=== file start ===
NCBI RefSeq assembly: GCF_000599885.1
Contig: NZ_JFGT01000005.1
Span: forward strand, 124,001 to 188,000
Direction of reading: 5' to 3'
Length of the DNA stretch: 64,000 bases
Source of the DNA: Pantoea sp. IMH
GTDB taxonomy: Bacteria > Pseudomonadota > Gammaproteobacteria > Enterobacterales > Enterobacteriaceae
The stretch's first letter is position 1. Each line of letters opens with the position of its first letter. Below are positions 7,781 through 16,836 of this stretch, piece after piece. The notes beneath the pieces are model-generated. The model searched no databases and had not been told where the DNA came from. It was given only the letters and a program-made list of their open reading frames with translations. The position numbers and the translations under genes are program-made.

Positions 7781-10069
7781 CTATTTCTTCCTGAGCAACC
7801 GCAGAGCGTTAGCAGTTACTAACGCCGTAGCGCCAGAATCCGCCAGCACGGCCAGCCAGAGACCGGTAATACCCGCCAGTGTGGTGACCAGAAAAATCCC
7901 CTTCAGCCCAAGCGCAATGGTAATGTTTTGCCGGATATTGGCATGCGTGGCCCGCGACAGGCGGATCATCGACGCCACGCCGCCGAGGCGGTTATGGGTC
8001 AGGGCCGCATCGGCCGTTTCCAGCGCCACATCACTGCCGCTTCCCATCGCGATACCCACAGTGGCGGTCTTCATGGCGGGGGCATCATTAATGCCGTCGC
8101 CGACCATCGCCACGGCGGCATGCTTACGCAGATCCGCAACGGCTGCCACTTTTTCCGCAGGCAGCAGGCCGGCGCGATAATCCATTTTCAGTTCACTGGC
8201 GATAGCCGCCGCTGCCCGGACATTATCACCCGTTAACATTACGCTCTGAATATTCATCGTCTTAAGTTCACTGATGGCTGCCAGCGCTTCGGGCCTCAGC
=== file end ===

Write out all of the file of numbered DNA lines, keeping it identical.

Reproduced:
NCBI RefSeq assembly: GCF_000599885.1
Contig: NZ_JFGT01000005.1
Span: forward strand, 124,001 to 188,000
Direction of reading: 5' to 3'
Length of the DNA stretch: 64,000 bases
Source of the DNA: Pantoea sp. IMH
GTDB taxonomy: Bacteria > Pseudomonadota > Gammaproteobacteria > Enterobacterales > Enterobacteriaceae
The stretch's first letter is position 1. Each line of letters opens with the position of its first letter. Below are positions 7,781 through 16,836 of this stretch, piece after piece. The notes beneath the pieces are model-generated. The model searched no databases and had not been told where the DNA came from. It was given only the letters and a program-made list of their open reading frames with translations. The position numbers and the translations under genes are program-made.

Positions 7781-10069
7781 CTATTTCTTCCTGAGCAACC
7801 GCAGAGCGTTAGCAGTTACTAACGCCGTAGCGCCAGAATCCGCCAGCACGGCCAGCCAGAGACCGGTAATACCCGCCAGTGTGGTGACCAGAAAAATCCC
7901 CTTCAGCCCAAGCGCAATGGTAATGTTTTGCCGGATATTGGCATGCGTGGCCCGCGACAGGCGGATCATCGACGCCACGCCGCCGAGGCGGTTATGGGTC
8001 AGGGCCGCATCGGCCGTTTCCAGCGCCACATCACTGCCGCTTCCCATCGCGATACCCACAGTGGCGGTCTTCATGGCGGGGGCATCATTAATGCCGTCGC
8101 CGACCATCGCCACGGCGGCATGCTTACGCAGATCCGCAACGGCTGCCACTTTTTCCGCAGGCAGCAGGCCGGCGCGATAATCCATTTTCAGTTCACTGGC
8201 GATAGCCGCCGCTGCCCGGACATTATCACCCGTTAACATTACGCTCTGAATATTCATCGTCTTAAGTTCACTGATGGCTGCCAGCGCTTCGGGCCTCAGC